UK Corporate Governance Code - Not a FTSE 350? It's still relevant for the PRA and FCA
Board members have a huge raft of responsibilities in the financial services industry, so a few helpful sources and resources are usually appreciated. The Financial Reporting Council has just issued its promised updated UK Corporate Governance Code. Boards have much to do and even more to read so it's a blessing that the Code is sensible, relatively short and jargon-free. Whilst in theory this is only really important if your firm is in the FTSE 350, or you want to comply with international best practice, the reality is that the PRA and FCA take the Code as an addition to their rules. There's some proportionality, but by and large full compliance is expected.
This year has seen the bi-ennial updated Code published, which brings together all of the significant alterations since 2012. Alongside the expected enhanced Going Concern, Risk Management and Internal Control, Remuneration and Shareholder Engagement requirements, the FRC has also highlighted the importance of the Board’s role in establishing the ‘tone from the top’ for culture and values. "The directors should lead by example in order to encourage good behaviours throughout the organisation." Echoes of the PRA and FCA here.
On challenge and Board dynamics the FRC says "...key to the effective functioning of any board is a dialogue which is both constructive and challenging. One of the ways in which such debate can be encouraged is through having sufficient diversity on the board, including gender and race. Nevertheless, diverse board composition in these respects is not on its own a guarantee. Diversity can be just as much about difference of approach and experience." Personally, as someone who evaluates the effectiveness of Boards, I welcome this clarification and expansion on what many see only as gender and race specific. The most effective Boards I come across represent a rich and varied set of experiences and approach, which importantly is collegiate in discussion rather than entrenched in opposing positions.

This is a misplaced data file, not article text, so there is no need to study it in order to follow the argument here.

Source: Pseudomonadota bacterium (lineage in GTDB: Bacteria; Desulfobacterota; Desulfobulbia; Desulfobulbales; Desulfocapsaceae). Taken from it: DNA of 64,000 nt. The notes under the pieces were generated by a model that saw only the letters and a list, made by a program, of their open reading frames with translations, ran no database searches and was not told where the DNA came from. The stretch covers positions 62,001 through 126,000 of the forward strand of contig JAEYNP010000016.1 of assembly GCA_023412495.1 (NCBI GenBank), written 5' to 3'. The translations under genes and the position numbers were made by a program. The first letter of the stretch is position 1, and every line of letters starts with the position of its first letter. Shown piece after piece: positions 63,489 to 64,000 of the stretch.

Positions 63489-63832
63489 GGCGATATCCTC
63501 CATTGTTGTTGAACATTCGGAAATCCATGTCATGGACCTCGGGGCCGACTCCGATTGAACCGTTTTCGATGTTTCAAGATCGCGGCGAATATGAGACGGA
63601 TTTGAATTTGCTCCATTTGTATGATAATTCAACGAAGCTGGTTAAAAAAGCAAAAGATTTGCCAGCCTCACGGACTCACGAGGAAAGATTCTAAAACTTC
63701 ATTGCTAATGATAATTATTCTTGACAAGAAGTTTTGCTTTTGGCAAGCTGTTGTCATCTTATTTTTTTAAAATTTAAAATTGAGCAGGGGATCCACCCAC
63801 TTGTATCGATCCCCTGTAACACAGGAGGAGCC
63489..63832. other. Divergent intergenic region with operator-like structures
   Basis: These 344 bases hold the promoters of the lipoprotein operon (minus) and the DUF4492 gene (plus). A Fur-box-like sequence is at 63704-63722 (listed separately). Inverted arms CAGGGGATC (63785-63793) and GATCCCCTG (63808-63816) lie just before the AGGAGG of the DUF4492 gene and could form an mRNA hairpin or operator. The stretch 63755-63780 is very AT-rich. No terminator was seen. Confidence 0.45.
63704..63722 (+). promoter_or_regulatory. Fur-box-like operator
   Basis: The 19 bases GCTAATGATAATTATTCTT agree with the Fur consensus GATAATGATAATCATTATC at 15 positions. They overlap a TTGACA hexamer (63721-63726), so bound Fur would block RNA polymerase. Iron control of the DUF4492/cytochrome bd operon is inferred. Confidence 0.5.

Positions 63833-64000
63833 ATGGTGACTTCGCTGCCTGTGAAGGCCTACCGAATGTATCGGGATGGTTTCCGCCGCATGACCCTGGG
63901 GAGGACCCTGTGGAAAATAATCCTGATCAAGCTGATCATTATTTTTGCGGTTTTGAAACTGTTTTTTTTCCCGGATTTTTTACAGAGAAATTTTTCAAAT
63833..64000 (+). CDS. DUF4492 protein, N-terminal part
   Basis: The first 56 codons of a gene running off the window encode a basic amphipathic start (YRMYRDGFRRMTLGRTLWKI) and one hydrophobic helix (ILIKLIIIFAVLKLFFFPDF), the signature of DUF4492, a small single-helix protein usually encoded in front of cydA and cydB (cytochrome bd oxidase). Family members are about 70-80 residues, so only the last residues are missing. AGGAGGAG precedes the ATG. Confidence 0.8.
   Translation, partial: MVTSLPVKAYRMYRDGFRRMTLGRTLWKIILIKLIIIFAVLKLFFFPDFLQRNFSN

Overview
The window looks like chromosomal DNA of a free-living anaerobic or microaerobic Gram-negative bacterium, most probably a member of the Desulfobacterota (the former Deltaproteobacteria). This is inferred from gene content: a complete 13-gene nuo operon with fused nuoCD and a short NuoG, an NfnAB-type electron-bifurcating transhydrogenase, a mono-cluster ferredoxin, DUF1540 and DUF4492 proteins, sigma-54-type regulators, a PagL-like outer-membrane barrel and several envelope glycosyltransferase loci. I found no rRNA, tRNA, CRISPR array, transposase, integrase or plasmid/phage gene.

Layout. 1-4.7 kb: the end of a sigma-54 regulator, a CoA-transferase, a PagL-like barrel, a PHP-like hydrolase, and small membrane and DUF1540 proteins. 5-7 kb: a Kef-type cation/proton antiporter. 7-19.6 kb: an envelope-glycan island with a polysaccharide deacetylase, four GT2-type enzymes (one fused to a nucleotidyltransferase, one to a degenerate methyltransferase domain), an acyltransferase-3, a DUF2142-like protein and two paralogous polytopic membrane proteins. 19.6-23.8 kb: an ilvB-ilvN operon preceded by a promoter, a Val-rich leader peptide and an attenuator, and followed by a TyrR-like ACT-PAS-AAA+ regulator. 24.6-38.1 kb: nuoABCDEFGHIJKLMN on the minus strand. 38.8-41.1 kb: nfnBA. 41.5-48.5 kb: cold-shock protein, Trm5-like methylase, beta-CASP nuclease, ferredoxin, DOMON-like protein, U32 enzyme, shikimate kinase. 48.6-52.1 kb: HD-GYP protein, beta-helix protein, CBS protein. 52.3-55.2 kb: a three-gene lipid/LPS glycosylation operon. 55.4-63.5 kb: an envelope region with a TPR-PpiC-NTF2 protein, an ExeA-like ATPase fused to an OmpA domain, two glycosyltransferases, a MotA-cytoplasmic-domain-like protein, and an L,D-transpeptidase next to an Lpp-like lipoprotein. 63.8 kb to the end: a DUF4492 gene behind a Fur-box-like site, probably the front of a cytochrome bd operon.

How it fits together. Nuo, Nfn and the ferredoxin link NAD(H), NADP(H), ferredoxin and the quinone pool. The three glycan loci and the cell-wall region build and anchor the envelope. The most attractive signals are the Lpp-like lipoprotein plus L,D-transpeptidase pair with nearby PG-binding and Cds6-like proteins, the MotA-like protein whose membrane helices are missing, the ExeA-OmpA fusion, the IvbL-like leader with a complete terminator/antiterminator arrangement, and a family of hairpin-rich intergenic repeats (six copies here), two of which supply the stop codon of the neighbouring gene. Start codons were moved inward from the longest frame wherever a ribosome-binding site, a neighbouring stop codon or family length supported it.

Although more was expected this year on Succession Planning (a hot topic with the regulators) the FRC is considering general diversity as part of a review of Board Succession Planning and will consider the need to consult on these issues for the next full update to the Code in 2016. Full details and updated Code here...
In the meantime regulators are expecting Succession Plans to be more than a piece of paper dusted-off for them and are now asking for evidence of the people development aspects to ensure that the Succession Plan can be enacted.
Board composition and Competency Frameworks
The regulators have been increasingly vocal on the subject of Board composition and the whole competency framework piece, ensuring all the right skill sets are covered to avoid group-think, etc.' even for the smallest of regulated firms. This is coming up as part of the Approval process and firms are being asked to verify the appropriateness of skill-sets and Board development as part of the authorisation process and ongoing plan agreed with regulators. There's a definite refocusing by regulators onto Boards from the outset as we're increasingly being asked to support firms much earlier in their life cycle.
What's the right size for a Board and attendees?